and
differential graded algebras and differential graded Lie algebras - relationship?
(also nonabelian homological algebra)
A graded algebra is an associative algebra which is with a labelling on its elements by elements of some monoid or group, and such that the multiplication in the algebra is reflected in the multiplication in the labelling group.
Let $G$ be a group. (Often $G$ will be abelian, and, in fact, one usually takes by default $G = \mathbb{Z}$ the additive group of integers, in which case the actual group being used is omitted from the terminology and notation.)
A graded ring is a ring $R$ equipped with a decomposition of the underlying abelian group as a direct sum $R = \oplus_{g \in G} R_g$ such that the product takes $R_{g} \times R_{g'} \to R_{g g'}$.
Analogously there is the notion of graded $k$-associative algebra over any commutative ring $k$.
Specifically for $k$ a field a graded algebra is a monoid in graded vector spaces over $k$.
An $\mathbb{N}$-graded algebra is called connected if in degree-0 it is just the ground ring
A differential graded algebra is a graded algebra $A$ equipped with a derivation $d : A\to A$ of degree +1 (or -1, dependig on conventions) and such that $d \circ d = 0$. This is the same as a monoid in the category of chain complexes.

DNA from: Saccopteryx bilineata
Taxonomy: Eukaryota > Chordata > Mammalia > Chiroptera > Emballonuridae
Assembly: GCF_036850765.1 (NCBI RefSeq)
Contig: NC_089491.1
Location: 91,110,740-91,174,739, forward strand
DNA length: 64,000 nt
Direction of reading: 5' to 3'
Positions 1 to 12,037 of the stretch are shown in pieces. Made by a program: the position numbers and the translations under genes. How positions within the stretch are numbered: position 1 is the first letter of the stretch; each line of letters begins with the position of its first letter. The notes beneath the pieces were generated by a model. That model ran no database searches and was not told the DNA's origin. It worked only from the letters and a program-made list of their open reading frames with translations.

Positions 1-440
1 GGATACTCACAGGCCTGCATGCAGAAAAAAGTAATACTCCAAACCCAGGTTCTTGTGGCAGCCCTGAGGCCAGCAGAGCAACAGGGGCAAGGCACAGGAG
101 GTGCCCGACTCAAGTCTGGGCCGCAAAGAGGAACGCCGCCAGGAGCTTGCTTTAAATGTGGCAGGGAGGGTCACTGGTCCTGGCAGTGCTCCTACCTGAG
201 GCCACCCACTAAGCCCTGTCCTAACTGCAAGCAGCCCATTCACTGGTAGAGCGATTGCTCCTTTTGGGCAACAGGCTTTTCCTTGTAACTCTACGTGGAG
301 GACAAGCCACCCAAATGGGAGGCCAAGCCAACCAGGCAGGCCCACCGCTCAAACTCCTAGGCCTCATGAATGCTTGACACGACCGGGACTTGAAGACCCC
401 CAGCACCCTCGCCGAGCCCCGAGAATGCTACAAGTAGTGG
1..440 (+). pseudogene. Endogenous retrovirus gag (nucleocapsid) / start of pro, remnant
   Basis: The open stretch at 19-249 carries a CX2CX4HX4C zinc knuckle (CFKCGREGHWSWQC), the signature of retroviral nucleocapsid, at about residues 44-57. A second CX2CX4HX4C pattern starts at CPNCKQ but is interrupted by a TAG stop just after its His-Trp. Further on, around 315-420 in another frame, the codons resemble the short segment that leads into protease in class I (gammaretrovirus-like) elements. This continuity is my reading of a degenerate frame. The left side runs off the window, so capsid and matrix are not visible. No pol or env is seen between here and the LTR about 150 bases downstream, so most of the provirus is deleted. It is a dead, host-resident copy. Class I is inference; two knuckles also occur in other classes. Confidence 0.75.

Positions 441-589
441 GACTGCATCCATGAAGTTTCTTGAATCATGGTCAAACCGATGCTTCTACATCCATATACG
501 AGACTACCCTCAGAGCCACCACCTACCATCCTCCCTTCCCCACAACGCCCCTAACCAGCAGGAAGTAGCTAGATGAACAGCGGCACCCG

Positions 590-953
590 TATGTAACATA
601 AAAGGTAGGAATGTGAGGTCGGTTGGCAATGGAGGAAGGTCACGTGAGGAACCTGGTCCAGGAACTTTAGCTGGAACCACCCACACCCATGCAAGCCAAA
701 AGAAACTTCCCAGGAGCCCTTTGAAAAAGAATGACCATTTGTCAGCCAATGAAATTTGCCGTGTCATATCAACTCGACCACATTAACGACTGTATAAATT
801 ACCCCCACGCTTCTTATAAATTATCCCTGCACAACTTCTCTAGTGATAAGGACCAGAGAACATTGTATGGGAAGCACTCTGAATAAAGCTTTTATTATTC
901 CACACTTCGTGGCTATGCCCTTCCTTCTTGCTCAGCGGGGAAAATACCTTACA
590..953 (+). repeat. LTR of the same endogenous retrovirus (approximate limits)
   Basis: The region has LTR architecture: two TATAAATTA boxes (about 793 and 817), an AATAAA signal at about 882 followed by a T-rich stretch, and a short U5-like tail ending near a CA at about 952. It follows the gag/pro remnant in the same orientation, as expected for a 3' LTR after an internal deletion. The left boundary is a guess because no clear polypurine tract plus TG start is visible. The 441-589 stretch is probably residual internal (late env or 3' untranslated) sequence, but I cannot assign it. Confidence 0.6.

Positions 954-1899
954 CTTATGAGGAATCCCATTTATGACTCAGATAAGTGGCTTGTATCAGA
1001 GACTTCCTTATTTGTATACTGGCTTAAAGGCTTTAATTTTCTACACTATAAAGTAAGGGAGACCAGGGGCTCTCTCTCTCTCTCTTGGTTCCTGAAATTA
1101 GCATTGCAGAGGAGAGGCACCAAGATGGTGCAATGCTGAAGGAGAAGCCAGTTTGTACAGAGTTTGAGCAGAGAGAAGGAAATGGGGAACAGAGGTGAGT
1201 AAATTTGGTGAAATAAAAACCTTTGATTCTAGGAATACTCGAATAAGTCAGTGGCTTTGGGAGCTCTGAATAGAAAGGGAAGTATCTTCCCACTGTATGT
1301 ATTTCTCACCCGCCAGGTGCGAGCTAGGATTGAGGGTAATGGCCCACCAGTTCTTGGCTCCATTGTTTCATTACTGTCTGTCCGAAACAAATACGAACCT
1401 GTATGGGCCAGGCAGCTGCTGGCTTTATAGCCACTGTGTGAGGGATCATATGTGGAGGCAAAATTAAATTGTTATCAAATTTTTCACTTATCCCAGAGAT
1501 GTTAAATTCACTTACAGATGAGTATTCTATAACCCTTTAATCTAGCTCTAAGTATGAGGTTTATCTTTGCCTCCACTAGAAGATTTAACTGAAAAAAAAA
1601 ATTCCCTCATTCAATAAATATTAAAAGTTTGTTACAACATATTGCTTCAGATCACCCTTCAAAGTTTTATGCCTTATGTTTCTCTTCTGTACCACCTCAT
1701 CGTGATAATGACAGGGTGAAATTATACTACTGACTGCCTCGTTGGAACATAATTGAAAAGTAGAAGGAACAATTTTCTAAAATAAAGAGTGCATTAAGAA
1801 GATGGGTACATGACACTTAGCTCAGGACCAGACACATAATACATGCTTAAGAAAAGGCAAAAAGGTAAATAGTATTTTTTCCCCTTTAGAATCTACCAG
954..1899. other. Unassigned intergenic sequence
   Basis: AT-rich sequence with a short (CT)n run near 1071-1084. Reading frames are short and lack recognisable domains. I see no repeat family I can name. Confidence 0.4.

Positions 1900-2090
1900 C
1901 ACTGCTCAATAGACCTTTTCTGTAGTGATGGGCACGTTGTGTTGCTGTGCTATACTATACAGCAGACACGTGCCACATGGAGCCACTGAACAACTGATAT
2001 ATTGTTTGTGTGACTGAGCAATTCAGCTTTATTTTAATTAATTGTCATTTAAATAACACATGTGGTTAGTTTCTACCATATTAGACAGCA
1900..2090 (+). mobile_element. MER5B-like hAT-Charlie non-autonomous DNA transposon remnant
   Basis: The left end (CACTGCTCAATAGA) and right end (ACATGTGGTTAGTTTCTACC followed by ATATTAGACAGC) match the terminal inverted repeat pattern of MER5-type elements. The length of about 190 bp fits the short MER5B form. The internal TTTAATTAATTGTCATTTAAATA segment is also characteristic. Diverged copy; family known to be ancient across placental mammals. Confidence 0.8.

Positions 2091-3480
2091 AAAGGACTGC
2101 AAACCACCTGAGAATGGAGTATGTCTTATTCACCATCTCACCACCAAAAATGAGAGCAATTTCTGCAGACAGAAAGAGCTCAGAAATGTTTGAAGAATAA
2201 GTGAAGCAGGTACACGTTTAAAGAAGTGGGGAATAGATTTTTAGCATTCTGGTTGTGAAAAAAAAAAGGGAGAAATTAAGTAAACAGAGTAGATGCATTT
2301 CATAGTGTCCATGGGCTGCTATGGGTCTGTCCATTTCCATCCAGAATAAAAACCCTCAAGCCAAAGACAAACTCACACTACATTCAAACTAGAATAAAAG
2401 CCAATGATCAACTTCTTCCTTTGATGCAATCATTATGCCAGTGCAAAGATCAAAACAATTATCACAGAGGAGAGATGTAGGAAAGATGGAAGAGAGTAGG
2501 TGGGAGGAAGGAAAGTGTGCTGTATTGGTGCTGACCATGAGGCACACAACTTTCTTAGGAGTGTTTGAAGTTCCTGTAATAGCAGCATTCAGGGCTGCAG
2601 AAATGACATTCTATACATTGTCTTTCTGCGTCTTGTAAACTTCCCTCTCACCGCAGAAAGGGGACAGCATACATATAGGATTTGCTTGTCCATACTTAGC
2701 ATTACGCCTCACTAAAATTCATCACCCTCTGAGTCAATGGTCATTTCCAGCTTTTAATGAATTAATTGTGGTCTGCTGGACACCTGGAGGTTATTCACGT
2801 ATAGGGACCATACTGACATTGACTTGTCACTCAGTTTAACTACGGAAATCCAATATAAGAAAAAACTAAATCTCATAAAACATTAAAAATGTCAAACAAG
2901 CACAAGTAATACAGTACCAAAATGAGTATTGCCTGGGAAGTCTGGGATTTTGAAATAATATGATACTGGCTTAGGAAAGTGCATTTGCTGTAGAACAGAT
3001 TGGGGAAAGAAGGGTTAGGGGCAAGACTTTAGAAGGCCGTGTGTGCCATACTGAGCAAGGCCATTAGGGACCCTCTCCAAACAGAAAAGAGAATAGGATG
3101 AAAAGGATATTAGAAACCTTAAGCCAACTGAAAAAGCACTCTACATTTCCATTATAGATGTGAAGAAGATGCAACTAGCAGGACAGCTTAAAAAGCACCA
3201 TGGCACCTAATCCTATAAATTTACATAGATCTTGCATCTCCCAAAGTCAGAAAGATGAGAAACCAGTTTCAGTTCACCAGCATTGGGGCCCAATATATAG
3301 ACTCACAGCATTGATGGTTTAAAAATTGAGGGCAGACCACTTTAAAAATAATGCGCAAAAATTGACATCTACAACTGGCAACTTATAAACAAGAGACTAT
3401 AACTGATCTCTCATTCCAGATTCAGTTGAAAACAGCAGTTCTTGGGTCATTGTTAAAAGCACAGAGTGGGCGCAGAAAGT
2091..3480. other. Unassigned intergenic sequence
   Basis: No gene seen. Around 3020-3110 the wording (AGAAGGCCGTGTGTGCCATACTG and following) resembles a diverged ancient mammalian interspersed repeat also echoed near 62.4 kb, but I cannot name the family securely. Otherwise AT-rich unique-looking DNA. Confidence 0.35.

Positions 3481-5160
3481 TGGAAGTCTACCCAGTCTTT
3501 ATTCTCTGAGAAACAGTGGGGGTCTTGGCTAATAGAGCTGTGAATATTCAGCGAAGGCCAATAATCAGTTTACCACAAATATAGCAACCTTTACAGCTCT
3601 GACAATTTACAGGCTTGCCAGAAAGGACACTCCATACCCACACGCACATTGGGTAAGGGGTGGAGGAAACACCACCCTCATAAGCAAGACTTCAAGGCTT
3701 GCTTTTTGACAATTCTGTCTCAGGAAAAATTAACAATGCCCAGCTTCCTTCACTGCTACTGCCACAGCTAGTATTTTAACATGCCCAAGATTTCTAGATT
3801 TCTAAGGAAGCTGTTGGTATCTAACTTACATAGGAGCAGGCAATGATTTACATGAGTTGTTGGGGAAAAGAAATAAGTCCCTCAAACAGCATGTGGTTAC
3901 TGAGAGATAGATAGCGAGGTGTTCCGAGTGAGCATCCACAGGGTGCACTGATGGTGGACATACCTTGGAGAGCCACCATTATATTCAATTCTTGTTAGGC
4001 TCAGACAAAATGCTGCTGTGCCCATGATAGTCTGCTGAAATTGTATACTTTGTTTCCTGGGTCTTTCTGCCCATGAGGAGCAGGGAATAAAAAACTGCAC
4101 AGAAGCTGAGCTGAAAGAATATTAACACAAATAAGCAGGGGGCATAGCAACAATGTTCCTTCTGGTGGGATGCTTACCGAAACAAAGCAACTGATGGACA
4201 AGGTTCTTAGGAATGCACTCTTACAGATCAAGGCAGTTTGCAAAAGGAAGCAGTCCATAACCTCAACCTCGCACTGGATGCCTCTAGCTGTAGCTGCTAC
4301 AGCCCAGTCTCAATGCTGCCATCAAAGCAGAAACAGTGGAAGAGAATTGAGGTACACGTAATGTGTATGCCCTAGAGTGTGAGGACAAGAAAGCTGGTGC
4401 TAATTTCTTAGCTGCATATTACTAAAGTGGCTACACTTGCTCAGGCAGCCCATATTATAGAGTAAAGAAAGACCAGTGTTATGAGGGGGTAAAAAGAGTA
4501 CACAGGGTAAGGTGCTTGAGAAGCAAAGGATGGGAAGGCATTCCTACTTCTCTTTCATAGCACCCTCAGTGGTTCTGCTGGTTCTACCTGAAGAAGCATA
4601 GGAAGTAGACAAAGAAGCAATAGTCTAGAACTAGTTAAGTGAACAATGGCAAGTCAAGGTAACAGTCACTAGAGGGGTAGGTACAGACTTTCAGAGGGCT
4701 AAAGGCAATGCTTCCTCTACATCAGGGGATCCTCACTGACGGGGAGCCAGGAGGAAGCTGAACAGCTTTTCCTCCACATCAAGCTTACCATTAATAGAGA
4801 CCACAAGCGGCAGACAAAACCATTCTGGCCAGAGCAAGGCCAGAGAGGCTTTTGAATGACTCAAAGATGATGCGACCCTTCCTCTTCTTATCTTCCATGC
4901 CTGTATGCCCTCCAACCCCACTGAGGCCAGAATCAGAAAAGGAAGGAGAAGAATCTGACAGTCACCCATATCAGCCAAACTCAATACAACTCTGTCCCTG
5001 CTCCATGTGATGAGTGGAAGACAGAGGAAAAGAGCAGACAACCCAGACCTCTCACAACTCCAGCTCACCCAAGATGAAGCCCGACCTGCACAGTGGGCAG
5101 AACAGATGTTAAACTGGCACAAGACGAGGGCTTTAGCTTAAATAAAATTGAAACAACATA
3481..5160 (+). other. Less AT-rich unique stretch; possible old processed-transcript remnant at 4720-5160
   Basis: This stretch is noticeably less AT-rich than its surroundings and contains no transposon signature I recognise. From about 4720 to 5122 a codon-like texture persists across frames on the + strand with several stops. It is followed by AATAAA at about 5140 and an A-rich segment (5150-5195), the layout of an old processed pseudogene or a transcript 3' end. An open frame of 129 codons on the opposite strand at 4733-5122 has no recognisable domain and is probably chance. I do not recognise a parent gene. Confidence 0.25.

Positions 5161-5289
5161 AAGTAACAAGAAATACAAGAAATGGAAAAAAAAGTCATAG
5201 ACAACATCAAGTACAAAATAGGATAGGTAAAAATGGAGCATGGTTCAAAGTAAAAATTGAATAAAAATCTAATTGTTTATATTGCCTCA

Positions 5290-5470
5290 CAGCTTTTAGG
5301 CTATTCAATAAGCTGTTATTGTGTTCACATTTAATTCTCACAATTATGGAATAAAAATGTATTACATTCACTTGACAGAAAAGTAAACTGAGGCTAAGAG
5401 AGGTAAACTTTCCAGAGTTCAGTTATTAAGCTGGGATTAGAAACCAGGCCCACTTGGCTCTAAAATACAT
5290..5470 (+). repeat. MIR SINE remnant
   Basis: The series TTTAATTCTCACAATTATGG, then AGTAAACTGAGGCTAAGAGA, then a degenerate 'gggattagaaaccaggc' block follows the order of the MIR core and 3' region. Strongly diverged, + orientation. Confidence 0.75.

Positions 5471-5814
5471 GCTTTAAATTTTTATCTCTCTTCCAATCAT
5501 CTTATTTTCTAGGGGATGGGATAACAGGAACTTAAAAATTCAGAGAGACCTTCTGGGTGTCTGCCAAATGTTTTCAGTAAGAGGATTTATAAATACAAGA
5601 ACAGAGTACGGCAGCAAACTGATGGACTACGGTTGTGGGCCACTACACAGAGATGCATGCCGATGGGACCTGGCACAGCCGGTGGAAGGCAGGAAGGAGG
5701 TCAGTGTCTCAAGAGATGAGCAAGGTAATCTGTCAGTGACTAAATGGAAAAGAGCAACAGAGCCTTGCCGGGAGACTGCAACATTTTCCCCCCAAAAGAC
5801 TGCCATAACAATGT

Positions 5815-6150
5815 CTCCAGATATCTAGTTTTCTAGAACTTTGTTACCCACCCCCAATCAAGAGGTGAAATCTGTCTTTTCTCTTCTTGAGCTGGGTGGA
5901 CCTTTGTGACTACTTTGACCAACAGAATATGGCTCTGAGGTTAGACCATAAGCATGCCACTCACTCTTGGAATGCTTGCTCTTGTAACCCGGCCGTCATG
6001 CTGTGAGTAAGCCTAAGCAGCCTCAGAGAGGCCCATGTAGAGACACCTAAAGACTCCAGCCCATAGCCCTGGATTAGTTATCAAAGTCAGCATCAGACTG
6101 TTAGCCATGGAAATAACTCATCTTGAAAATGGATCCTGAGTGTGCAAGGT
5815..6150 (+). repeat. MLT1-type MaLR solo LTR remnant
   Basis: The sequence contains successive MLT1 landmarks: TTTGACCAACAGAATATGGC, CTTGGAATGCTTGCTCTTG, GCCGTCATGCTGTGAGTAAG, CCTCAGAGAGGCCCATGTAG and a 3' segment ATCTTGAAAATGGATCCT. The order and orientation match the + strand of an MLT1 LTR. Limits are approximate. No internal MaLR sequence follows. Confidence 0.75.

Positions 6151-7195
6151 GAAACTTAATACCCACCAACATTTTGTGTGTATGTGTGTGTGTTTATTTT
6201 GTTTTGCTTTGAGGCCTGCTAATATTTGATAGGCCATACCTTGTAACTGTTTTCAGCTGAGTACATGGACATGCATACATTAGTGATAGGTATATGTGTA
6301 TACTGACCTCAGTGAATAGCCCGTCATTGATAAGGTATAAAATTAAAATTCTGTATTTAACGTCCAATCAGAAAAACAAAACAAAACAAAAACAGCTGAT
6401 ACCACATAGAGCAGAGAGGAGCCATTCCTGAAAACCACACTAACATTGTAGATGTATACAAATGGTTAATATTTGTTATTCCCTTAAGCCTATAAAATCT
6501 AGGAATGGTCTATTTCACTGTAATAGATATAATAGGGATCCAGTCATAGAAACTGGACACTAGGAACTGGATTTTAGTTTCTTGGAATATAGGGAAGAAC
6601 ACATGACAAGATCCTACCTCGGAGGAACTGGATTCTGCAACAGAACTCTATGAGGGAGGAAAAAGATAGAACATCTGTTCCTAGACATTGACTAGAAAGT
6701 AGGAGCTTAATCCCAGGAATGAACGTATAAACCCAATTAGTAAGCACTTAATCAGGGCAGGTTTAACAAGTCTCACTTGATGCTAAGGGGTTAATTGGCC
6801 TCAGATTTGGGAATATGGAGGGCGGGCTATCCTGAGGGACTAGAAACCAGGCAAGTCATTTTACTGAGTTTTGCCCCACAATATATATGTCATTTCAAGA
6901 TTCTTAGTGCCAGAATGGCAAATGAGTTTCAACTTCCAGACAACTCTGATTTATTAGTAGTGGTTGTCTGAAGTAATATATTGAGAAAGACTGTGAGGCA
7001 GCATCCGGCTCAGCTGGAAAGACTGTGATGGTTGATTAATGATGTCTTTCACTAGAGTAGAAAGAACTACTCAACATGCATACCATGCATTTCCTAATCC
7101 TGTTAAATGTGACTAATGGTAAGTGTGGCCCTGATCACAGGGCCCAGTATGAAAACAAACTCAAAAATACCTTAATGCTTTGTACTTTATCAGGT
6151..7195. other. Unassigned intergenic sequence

For $R$ a commutative ring write $Spec R \in Ring^{op}$ for the corresponding object in the opposite category. Write $\mathbb{G}_m$ for the multiplicative group underlying the affine line.
There is a natural isomorphism between
$\mathbb{Z}$-gradings on $R$;
$\mathbb{G}_m$-actions on $Spec R$.
The proof is spelled out at affine line in the section Properties.
Let $G$ be any (discrete) group and $k[G]$, its group algebra. This has a direct sum decomposition as a $k$-module,
where each $L_g$ is a one dimensional free $k$-module, for which it is convenient, here, to give a basis $\{\ell_g\}$. The graded algebra structure is obtained by extending the multiplication rule,
given on basis elements, by $k$-linearity.
The Lazard ring, carrying the universal (1-dimensional, commutative) formal group law is naturally an $\mathbb{N}$-graded ring.
Last revised on June 24, 2016 at 05:08:22. See the history of this page for a list of all contributions to it.